Tuesday, March 7, 2017

Three Cookbooks I Actually Use



It's been a funny thing: the better I get at cooking, the more time I spend in the kitchen, the more comfortable I am with the way ingredients interact with one another, the less I use cookbooks. I am familiar with the recipes I like to cook and feel confident enough in my abilities to discard the usual recipe in favor of a dozen variations on the theme. And if I'm not recreating a recipe, I might be trying a new one from one of my favorite bloggers. The internet and the availability of so many mind-blowing recipes has been a gift to home-cooks, definitely. I love the ease of searching a random idea on Pinterest and almost certainly being able to find a recipe online from which I can launch my own exploration of the idea. This sort of Pandora's recipe box (eyyyyyy) is such a boon to those adventurous cooks among us. And yet there is no better way to focus and appreciate what I'm doing than when I pull out one of my favorite cookbooks and flip through the beautiful pages.
I'm an unashamed cookbook junkie. I keep tabs on the interesting ones that are coming out. I've been known to visit Barnes & Nobles just to sit in the cafe area and read Ottolenghi's newest release. I frequent Anthropologie stores and haunt the sale section just to find the deeply discounted but beautiful cookbooks that show up on occasion. And through these processes, through purchasing books for my own collection or being given them, I've compiled a short list of the cookbooks I actually use. The ones I frequently pull out for a particular set of recipes that I actually make. The triple-threat of cookbooks that have legitimately built my repertoire. And now I get to share them with you and hear from you what cookbooks hold this position in your life!


//pinterest//

Molly on the Range by Molly Yeh - I realize I've talked about Molly's cookbook before. I promise I'm not a crazy fan-girl! It's just that this book is equal parts amusing read, beautiful photos, and creative but practical recipes. A lot of cookbooks-by-bloggers are gorgeous...and impractical unless you've always got jars of kimchi and crates of rose apples and just about half a dozen vanilla beans to throw into a casual day-off batch of waffles. Molly doesn't play those games. Her recipes are thoughtful, delightful, and 100% achievable with the items you probably currently have in your pantry. I appreciate her ability to mix it up, though. Like having you take all the ends of your spice jars from the back of your cabinet and tossing them into a jar to make hawaij for your hot chocolate. But probably my favorite and most-used of these recipes so far is her recipe for Cauliflower Shawarma tacos. Roasted cauliflower tossed with garam masala, spooned into a soft tortilla and drizzled with a creamy tahini sauce? To. die. for. I've made this probably six or seven times since first trying it back in January...and with my schedule I don't cook dinners that often.


//pinterest//

Top With Cinnamon by Izy Hossack - This is one of those Anthropologie finds that is heaven-sent. I'm a huge fan of Izy's approach to food: make it healthy. Make it delicious. Make it practical and nourishing and packed with natural sugars and whole grains and proteins...then dive in for a decadent piece of chocolate cake. We've used this cookbook heartily and still do...from her pretzel cinnamon rolls to prawn & corn soup, from her 10-minute almond granola to her obnoxiously captivating Swedish chocolate cake...I don't know what I would do without Izy's cookbook on my days off. You want whole-foods-focused yum? Look no further than Top With Cinnamon.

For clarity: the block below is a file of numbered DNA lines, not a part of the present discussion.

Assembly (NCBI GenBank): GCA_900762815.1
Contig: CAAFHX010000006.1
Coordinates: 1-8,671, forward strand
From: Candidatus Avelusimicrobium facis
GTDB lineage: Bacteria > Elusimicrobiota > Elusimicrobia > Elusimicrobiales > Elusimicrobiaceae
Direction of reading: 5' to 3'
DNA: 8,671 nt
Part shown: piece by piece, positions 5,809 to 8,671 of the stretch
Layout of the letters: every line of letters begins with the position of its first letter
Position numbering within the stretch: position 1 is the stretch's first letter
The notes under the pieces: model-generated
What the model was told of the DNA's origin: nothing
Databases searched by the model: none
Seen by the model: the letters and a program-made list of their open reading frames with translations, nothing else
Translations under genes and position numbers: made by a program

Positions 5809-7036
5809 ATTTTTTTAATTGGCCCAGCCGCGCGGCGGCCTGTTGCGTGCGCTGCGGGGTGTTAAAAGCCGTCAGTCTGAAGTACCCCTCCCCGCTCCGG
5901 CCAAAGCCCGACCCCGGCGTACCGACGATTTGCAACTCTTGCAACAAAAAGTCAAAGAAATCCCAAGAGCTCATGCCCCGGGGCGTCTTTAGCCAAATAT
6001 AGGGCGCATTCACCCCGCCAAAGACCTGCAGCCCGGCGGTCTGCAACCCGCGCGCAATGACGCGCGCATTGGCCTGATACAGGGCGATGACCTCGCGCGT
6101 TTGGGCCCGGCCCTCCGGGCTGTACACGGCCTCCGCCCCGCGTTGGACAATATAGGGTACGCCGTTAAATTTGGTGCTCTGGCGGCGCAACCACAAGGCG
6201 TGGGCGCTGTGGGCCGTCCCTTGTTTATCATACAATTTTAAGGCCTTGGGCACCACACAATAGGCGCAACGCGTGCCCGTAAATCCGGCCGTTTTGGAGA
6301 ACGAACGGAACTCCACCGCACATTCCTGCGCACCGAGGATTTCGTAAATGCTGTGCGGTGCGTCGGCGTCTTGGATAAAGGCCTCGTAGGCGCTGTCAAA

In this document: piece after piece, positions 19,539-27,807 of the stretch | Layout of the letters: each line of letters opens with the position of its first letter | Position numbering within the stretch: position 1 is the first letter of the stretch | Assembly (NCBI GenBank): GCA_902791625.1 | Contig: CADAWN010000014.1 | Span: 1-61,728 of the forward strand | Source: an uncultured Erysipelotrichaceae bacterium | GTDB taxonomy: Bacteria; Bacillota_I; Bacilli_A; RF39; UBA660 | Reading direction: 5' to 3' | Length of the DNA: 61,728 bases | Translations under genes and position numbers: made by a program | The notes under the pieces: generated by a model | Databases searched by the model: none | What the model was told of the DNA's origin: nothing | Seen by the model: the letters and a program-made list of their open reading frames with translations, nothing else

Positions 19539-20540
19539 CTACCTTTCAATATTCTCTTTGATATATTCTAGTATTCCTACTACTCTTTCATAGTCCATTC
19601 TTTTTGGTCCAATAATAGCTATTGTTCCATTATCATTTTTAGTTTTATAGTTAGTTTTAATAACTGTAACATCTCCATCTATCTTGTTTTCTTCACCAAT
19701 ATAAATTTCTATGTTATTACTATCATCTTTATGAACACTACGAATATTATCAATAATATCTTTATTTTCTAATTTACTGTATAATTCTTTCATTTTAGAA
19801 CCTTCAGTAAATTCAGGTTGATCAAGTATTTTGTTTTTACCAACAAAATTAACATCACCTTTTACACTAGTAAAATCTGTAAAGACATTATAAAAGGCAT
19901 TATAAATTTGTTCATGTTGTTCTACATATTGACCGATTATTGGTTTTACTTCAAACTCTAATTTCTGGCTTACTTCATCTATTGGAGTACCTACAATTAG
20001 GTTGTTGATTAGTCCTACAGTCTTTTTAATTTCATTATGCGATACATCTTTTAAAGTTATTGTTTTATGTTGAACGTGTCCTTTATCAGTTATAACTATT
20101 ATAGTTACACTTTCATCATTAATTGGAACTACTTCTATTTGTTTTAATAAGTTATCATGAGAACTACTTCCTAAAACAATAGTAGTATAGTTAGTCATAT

The Ultimate Southern Living Cookbook - Oxmoor House - Okay, this is one of those cookbooks I rolled my eyes at when first given it. I mean, really? I assumed it would be full of dumb recipes clipped from magazines and I planned to thrift it ASAP. But when I forgot to thrift the darn thing and then began to actually use it...my eyes were opened to the fact that it's a very good all-bases-covered cookbook in its own right. Now I'd never dream of giving this granny-book away because it contains my beloved recipes for comfort foods like rosemary foccacia, whipping cream biscuits, and a (super yum) basic cheesecake that I've made over and over and over again. This cookbook is absolutely un-glamorous, probably out of print, and sits in a place of honor in my family's kitchen pantry.

So there is my triple threat of cookbooks! Which books do you adore and use frequently? Or are you a complete internet convert? I'd love to hear your thoughts so drop a comment and help me find new cookbooks to browse on my next trip to Barnes & Noble! ;)

1 comment:

  1. I use Maria Contini's 'Dear Francesca' regularly - it's a family history book, written by Maria to her daughter Francesca about their ancestors' lives in Italy and then in Scotland after they emigrated here at the start of the 20th century. But it's also about the food they ate (the recipes, replete with lots of good sensible cooking advice), the traditions they kept and the games they played. I love it - and credit Maria with teaching me how to cook risotto well. She owns a very grand delicatessen in Edinburgh called Valrona e Crolla that I keep meaning to visit.

    I also consult Julia's Mastering the Art of French cookery a lot too!

    ReplyDelete